Excellent Cotswold Businesses - Man of Straw


ThatchingAs we have explained in an earlier post, the Cotswolds region, contrary to what many people expect, is not thatched-roof country - it is mostly limestone slate country. But there are thatched roofs here and there and they need repairing and replacing from time to time. This is skilled and challenging work; and so that is why there are people like Robert Lee, whose daily work is much like that performed by his forbears over centuries ad infinitum Mr Lee hails from Oxenton (where he is also a bell-ringer), a small village at the foot of the Cotswold escarpment not far from Broadway. Initially he was going to be a lithographer, until the chance to learn a skill that would see him outside in all weathers, and well above ground, came his way. It is a way of life, he says, with many pleasures, though not without its dangers: a broken limb or two is likely to be the lot of a thatcher at some time or other. And the hands! A thatcher's hands are a sight to behold. Thatching, being tactile work, depends a great deal on 'feel', which means that  gloves can be a hindrance. But straw (as opposed to Norfolk reed, widely used throughout the country), the material used in the Cotswolds, is rough stuff and calloused, thorn-filled hands the natural consequence.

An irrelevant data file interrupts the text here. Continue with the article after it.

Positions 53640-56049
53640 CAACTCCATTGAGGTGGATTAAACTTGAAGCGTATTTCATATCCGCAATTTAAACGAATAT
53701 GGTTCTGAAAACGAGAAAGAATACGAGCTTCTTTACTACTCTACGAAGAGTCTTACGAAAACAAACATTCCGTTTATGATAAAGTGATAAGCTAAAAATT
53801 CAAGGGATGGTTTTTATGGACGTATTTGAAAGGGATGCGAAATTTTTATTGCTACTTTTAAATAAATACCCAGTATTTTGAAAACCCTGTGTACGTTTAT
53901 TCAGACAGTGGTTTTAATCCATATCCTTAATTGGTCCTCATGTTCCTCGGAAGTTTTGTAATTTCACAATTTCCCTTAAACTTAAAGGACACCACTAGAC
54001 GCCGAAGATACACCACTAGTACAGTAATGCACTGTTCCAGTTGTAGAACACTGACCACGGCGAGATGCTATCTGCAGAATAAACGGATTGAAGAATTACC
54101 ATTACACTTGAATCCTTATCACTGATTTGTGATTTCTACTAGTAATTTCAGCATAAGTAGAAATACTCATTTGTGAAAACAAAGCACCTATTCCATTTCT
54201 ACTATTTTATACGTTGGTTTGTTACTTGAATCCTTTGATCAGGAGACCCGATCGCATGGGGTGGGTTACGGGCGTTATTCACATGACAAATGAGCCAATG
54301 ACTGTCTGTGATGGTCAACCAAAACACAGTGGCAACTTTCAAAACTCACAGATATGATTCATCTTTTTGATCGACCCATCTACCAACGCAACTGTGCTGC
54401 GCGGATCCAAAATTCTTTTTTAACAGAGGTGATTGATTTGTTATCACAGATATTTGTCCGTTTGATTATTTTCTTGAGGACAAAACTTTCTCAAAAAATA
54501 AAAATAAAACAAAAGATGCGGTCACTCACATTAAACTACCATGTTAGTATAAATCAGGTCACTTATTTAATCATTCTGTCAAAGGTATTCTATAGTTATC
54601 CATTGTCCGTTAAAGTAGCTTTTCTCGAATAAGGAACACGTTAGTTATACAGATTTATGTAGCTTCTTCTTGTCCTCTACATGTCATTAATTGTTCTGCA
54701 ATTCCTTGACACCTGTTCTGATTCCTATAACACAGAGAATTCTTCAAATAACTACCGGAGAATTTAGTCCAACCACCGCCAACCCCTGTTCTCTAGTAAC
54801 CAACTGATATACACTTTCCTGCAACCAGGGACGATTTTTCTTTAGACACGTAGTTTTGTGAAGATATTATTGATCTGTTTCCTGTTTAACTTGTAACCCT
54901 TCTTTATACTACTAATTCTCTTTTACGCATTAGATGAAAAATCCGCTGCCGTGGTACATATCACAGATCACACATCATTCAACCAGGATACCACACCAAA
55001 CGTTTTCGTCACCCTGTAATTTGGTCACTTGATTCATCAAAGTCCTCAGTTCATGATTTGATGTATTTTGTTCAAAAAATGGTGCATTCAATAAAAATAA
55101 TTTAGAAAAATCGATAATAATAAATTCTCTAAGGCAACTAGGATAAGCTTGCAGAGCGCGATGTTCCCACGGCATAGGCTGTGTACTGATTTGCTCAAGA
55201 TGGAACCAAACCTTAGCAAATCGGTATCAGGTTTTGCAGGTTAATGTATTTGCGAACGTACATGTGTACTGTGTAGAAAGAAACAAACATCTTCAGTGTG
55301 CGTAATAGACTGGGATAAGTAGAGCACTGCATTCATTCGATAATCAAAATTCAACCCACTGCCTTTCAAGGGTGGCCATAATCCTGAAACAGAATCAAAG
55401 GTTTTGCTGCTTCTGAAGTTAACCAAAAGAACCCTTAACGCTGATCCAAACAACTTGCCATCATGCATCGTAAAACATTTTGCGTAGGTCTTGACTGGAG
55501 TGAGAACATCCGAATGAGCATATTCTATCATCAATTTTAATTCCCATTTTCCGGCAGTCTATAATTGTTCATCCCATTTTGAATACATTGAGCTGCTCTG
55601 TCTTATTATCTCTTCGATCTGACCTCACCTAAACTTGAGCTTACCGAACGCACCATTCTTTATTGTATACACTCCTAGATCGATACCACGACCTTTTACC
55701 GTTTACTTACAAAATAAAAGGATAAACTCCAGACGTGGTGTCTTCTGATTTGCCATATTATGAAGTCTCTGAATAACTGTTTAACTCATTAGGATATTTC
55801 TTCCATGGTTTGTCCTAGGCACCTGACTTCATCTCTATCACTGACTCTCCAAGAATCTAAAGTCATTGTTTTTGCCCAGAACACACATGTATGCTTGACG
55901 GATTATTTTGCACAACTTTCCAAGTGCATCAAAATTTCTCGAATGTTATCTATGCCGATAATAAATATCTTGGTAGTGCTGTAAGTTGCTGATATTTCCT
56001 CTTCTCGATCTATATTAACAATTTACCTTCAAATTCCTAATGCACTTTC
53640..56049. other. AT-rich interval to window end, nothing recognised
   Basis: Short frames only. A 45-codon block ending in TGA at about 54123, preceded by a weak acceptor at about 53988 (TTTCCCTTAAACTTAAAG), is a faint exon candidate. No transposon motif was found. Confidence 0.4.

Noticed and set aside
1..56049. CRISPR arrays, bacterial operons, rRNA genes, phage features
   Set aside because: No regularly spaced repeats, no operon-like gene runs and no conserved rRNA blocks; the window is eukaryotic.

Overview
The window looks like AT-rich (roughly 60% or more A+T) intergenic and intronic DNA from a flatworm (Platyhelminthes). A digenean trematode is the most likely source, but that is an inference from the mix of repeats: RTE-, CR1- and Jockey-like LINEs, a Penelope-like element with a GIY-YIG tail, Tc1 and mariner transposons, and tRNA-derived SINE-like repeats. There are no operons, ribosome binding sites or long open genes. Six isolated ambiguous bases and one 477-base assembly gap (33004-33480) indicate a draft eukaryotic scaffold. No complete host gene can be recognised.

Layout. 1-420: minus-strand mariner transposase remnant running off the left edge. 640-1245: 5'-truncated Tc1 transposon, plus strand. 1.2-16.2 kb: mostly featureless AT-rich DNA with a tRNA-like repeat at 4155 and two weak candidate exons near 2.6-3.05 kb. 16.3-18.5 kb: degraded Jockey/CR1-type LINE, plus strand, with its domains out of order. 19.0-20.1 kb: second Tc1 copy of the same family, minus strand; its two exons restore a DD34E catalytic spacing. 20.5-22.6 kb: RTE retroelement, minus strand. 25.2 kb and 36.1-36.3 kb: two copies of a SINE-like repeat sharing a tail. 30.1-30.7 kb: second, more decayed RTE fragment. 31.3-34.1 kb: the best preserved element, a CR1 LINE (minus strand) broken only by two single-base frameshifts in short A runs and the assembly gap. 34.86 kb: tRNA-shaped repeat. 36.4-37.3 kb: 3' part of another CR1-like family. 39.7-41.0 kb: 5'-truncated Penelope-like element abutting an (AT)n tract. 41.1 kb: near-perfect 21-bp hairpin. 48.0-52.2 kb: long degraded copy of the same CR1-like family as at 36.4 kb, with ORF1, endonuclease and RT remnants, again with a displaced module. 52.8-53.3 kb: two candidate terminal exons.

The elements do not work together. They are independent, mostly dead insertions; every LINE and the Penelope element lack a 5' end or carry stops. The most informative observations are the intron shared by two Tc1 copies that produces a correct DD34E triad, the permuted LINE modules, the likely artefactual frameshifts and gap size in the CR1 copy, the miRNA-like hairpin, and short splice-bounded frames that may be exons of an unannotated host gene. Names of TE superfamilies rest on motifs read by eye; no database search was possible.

I was surprised to learn that thatcher's work in pretty much any conditions. Only the heaviest rain or snow is sufficient deterrent: and straw has remarkable rain-proofing qualities, as the water tends to run off its waxy exterior. A thatcher, furthermore, does not usually need to remove the whole thatch – just the outer layer is enough, if the straw below, which may be a couple of feet thick, is in good condition. In fact it is quite possible for the original thatch on a 500 year old house still to be in place. It is tough stuff.

The straw Mr Lee uses is Devon long straw, which is in fact a kind of old-fashioned wheat. In the past, until hardier and shorter varieties of wheat were developed to withstand summer storms, all wheat would have looked like this. Now it is grown specifically for thatching, (although the grain is used as well for bread and so on). The great thing about straw, once it is packed densely together and tied into the roof, is its durability and strenght – much more resistant to leaks and to strong winds than a tiled roof.

A newly thatched roof is a thing of beauty and Mr Lee and his colleagues make a wonderful contribution to the landscape (and the skyscape). For anyone needing thatching work, Mr Lee can be contacted on 01242 674879.

Anyone interested in learning more about thatching and making it part of their holiday, please contact Cotswold Journeys on info@cotswoldjourneys.com

NewsVictoria Fielden